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Patterns of cellular proliferation in normal and tumor cell populations.

By S. M. Gartler


Three types of cell mosaics have been used in mammalian studies: hemopoietic shimeras, mosaics formed by aggregation of preimplatation embryos, and mosaics resulting from X-chromosome inactivation. The problems investigated with these cell mosaics have included normal tissue orgaization, cell selection, primordial cell pool sizes, and tumor cell kinetics. The emphasis in this review is on the application of X-chromosome inactivation mosaics to the analysis of tumor cell proliferation. The first application of mosaicism to tumor ontogeny involved leiomyomas and demonstrated single cell and independent origin of the tumors. Other tumor studies are reviewed including those of presumed multiple cell origin, especially those of hereditary origin and viral etiology. The concept of target size is invoked to explain these multiple cell origin tumors. The recent reports on the clonal nature of atherosclerotic plaques is also discussed. Emphasis is placed on resolving the relationship between the multiclonal underlying fatty streak and the clonal plaque in order to understand the implications of the clonal plaques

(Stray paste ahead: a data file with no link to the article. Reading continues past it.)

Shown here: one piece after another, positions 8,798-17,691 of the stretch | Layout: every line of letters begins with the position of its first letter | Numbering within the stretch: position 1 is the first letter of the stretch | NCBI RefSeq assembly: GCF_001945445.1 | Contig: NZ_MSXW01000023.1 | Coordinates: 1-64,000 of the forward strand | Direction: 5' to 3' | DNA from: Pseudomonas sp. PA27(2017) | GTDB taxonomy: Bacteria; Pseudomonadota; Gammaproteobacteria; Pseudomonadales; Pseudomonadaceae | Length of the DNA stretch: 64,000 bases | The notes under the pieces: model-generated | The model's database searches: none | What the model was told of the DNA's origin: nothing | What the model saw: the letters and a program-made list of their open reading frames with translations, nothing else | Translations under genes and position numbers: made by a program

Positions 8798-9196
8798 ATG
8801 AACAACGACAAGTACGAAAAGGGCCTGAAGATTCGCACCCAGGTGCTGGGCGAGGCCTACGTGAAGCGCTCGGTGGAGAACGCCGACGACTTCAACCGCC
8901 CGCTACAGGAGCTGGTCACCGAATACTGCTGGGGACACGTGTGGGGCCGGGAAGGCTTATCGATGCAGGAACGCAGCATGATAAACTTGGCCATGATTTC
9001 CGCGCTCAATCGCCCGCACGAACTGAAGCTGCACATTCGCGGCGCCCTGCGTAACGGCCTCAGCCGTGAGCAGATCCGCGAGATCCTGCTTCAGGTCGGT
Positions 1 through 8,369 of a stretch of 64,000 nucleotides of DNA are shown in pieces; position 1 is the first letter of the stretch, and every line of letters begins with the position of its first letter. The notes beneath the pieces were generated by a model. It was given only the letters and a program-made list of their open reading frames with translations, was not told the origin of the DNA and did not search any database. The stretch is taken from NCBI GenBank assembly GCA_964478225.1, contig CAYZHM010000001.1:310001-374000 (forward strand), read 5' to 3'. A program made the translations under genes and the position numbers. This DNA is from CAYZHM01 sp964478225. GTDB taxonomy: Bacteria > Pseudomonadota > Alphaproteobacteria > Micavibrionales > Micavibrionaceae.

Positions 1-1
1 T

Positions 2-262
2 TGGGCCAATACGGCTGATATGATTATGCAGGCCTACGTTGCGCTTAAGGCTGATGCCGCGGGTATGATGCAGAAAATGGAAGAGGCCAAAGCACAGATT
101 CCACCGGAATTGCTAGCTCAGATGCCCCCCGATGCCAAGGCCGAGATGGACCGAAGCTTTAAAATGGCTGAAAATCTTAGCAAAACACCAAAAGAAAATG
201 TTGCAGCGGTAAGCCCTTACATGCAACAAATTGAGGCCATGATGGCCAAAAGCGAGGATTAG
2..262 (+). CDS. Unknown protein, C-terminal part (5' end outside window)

Topics: Research Article
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